Welcome to Harrison County!
A bit of our history:
American settlers began to arrive in large numbers during the 1830s. The settlement of the area was well under way by the time of the Texas Revolution in 1836. A dozen Americans received land grants there from Mexican authorities in the fall of 1835. After the revolution the area filled up so rapidly that the Congress of the Republic of Texas officially established Harrison County in 1839. It was drawn from Shelby County, organized in 1842, and named for Texas revolutionary leader Jonas Harrison. Marshall, founded in 1841, became the county seat in 1842. The original county boundaries were reduced by the establishment of Panola and Upshur counties in 1846. Since then, with the exception of a small adjustment with Marion County during Reconstruction, they have remained unchanged. Harrison County was settled predominantly by natives of the southern United States who duplicated the slaveholding, cotton-plantation society they had known before moving to Texas. By 1850 the county had more slaves than any other in the state, a distinction that it maintained through the next decade. The census of 1860 enumerated 8,784 slaves (59 percent of the total population), 145 planters who owned at least twenty bondsmen, and a cotton crop of 21,440 bales. Harrison County was among the richest and most productive in antebellum Texas.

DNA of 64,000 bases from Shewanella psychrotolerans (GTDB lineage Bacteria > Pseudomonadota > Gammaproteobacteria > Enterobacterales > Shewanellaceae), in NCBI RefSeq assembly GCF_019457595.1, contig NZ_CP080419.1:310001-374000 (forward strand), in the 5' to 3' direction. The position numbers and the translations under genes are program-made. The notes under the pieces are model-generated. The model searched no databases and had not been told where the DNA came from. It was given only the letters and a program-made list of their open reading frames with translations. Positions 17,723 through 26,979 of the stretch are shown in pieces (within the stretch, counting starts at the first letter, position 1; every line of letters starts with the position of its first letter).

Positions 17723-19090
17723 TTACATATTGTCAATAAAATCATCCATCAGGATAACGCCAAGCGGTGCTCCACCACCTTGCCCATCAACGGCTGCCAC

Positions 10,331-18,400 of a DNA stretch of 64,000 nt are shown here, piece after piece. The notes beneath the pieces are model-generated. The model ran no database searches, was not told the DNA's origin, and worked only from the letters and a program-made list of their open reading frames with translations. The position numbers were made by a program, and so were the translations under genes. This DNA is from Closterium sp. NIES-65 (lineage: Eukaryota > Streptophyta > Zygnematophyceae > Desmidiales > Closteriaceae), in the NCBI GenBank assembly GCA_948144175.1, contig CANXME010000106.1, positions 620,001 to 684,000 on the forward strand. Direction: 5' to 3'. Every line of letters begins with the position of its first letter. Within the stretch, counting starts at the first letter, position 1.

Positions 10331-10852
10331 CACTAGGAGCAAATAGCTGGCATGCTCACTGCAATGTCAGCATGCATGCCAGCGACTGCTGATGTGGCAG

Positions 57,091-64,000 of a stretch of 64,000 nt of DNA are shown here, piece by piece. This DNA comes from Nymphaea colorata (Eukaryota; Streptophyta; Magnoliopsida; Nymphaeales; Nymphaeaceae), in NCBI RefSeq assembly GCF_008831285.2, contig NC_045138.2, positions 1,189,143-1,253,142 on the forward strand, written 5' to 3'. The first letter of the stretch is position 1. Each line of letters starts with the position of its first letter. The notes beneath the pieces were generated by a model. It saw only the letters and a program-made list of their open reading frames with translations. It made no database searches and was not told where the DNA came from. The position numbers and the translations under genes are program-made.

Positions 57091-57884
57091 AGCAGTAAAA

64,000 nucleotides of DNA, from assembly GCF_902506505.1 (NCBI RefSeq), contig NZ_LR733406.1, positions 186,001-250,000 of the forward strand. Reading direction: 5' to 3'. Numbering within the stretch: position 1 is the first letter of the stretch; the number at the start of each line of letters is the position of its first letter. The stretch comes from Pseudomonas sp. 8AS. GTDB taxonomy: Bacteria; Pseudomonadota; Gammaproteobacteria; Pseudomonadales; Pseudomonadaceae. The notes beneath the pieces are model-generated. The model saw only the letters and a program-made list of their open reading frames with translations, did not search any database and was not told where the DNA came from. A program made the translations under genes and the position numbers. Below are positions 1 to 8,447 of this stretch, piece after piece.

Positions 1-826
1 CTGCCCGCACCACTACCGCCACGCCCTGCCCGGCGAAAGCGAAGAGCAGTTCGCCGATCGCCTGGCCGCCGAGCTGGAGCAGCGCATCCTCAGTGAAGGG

In 1861 Harrison County's citizens overwhelmingly supported secession. The area escaped invasion during the Civil War, but hundreds of its men fought, and the majority of its people were called upon to make at least some material sacrifice. Defeat brought military occupation, the end of slavery, and Reconstruction. White citizens bitterly resented federal authority, especially when it meant enfranchisement of the black majority and a Republican party county government that continued even after the Democratic party regained control statewide in 1874. African Americans found that freedom did not bring significant economic or educational opportunities. Harrison County was "redeemed"-returned to white Democratic rule-in 1878 when residents formed the Citizen's Party of Harrison County and appealed to voters with the argument that Republican government was too expensive. Amidst charges of fraud and coercion, Citizen's party candidates won the election on a technicality involving the placement of a key ballot box and took firm control of local government. The county has remained politically conservative since Reconstruction. Until 1900 its black voters returned Republican majorities in national elections, but the Citizen's party controlled county offices. Once black voters were disfranchised, the county voted solidly Democratic in all elections until 1948. At that point, with the national Democratic party tending toward liberal policies, Harrison County began to support conservative Southerners such as Strom Thurmond in 1948 and George Wallace in 1968, and it began to vote Republican. Dwight D. Eisenhower twice carried the area easily. Lyndon B. Johnson (in spite of the fact that his wife came from the county) barely defeated Barry Goldwater there in 1964, and Republican candidates won in 1980, 1984, and 1988. The county voted Democratic in the 1992 election.